Africa finance, Africa Rising, AllAfrica, BlackBerry Babes, Carl Levan, Kingsley Moghalu, Nigeria, Wilson Center
I heard one of the best public speakers that DC’s think tanks have hosted in a long time at the Wilson Center’s (AllAfrica co-sponsored) ‘Africa as the Last Frontier: Why it Matters in the Global Economy‘ yesterday. Kingsley Moghalu, the Deputy Governor of the Central Bank of Nigeria is almost certainly destined for increasing prominence. Moghalu was on hand to ‘talk about Africa’ and promote his new book, Emerging Africa: How the Global Economy’s ‘Last Frontier’ Can Prosper and Matter. Despite the rather tame name of this book, Moghalu gave us two reasons to read it:
1. ‘virtually all of the books that have defined Africa’s rise…[are] almost completely by non – Africans.’
2. Very few economists have articulated the importance of a worldview in developing a nation. This is not something that Moghalu has overlooked, as he never ‘leave(s) home without a worldview in [his] pocket.’
There was a large crowd which included luminaries such as the Ambassador of Burkina Faso (ironic, as I’ve ranted before about the Wilson Center’s close relationship with that country) and Nigeria’s former Minister of State for Health, Muhammad Pate.
Mogahlu’s remarks roughly coalesced around two points:
1. Africa as a ‘last frontier’ in the global economy
2. Why Africa matters
Moghalu asked the very fundamental, but neglected question of ‘whose last frontier Africa is.’ Moghalu offered two possibilities. From one perspective, the Africa frontier could be seen within the ‘Africa Rising’ narrative as a region increasingly taking its place on the world stage (despite as Moghalu noted, the continent only accounting for 3% of world trade). The other perspective, and one which leaves Moghalu weary as ‘a capitalist with a strong dose of national sel-interest’ is that Africa is now the last place for capitalists to turn to make a quick and easy profit.
Having thus provoked us, Moghalu turned his attention to the ‘mattering’ bit. Continuing with his weary evaluation, Moghalu spoke of ‘negative mattering’, namely Africa’s importance based on resource extraction. He quite boldly noted that ‘Africa continues a trajectory that has remained fundamentally the same since the Trans-Atlantic slave trade and colonial rule.’
Moghalu hammered away on his firm belief that Africa would not prosper without industrialization. Much to my delight, he specifically attacked Afro-optimism resulting from the high rate of cell phone penetration on the continent (take that Shanta Devarajan!). Noting that ‘we haven’t moved fundamentally from where we were 50 years ago’ Moghalu quite sensibly observes that the main beneficiaries of cell phone penetration in Africa are the companies that manufacture the phones (and I would add the carriers, of which I believe the largest in Nigeria, although I’ve never visited, are all foreign). Noting the importance of Nigeria for the Canadian firm, Research in Motion, that manufactures BlackBerry’s, Moghalu mentioned a highly successful Nollywood firm, BlackBerry Babes (which can apparently be seen in its entirety on YouTube).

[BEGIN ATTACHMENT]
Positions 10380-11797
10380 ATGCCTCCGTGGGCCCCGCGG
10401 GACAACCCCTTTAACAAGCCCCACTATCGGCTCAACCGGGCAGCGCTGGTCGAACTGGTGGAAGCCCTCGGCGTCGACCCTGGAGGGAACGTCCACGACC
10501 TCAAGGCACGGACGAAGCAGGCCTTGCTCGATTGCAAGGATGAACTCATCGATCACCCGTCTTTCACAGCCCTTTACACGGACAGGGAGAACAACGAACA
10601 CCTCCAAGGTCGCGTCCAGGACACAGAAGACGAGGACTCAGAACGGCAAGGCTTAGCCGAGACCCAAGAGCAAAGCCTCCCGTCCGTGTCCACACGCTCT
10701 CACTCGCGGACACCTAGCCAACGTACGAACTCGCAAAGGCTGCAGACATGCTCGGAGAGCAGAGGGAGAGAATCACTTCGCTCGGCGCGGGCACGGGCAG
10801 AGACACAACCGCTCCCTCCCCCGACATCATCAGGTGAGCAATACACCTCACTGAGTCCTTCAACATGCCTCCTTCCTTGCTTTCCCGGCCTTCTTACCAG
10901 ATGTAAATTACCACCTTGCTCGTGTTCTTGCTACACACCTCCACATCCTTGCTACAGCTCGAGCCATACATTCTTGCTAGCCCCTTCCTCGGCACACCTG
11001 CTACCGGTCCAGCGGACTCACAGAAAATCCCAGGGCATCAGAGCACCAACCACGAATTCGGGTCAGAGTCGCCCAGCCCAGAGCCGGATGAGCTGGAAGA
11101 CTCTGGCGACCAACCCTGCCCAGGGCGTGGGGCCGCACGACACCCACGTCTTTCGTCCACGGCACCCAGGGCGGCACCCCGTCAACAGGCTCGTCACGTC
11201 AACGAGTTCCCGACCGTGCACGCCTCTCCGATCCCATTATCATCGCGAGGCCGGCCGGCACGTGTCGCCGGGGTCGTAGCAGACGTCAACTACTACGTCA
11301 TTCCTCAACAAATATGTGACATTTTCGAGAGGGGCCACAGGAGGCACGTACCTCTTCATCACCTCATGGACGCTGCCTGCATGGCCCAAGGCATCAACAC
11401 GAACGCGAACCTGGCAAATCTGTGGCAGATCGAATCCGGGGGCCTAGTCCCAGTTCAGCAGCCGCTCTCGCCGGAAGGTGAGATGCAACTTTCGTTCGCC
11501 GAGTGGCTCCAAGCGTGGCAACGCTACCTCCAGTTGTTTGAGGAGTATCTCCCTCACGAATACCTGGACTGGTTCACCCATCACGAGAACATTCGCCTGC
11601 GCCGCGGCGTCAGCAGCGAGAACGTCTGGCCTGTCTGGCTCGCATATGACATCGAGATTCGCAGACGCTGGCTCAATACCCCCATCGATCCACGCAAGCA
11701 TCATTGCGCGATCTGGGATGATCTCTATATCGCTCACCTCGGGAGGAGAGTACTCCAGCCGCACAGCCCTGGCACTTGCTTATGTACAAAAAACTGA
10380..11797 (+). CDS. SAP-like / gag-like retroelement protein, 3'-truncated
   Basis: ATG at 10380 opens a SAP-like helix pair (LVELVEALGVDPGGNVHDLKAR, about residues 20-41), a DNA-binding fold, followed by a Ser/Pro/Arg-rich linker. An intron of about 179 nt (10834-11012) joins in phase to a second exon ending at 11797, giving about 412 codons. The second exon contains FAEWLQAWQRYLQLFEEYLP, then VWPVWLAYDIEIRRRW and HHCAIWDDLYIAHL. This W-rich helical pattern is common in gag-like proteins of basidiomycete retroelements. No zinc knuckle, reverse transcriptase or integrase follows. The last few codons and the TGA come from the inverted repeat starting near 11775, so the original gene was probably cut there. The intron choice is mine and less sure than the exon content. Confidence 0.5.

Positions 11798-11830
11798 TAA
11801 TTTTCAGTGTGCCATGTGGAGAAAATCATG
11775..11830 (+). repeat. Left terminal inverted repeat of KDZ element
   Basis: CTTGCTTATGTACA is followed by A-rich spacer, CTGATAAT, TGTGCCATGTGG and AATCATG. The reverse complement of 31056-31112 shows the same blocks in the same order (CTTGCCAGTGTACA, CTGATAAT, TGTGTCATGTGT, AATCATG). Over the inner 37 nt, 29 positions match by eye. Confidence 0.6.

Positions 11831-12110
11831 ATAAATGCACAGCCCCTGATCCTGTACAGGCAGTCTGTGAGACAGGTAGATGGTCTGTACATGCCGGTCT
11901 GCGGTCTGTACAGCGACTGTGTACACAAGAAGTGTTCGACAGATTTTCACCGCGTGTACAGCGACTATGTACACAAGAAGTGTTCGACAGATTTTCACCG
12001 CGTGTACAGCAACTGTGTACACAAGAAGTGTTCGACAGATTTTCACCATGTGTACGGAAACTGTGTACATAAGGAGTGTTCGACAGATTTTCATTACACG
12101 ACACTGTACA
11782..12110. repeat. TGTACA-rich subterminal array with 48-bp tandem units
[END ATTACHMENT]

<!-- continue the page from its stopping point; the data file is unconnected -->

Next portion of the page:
Moghalu also spoke about the need for Africa to matter most to Africans, expressing his concern about the number of non – Africans guiding the conversation on the continent. Thus, it was ironic that the discussant, Carl LeVan, a white professor at American University followed Moghalu’s remarks. Although LeVan made some very astute observations, I found myself wishing that Moghalu could have used the time to engage in a Q&A with the audience. Putting his actions where his mouth is, Moghalu noted that this book (unlike his previous two) was printed by an African publishing house.
If Moghalu’s outspoken behavior does not catch up with him (I found it remarkable to hear a Nigerian official say ‘prosperity without inclusion…breeds social problems’), I think he’ll continue to ascend in the political sphere. Hopefully he’ll continue to work on promoting and articulating that worldview in his pocket to allow Africa to become a continent where ‘people can legitimately aspire to be prosperous.’
Per my usual disclaimer, I left a few minutes before the end of the event.
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Is that a bit of Afro-optimism I sense in your commentary and views on Moghalu?! I know nothing about the guy, but having studied Nigerian politics for a while I am naturally extremely skeptical. I find words to be just that and although inclusion is getting more airtime now than ever before, I’d still like to see more action (which, if the central bank continues on their current path, could happen for Nigeria soon).
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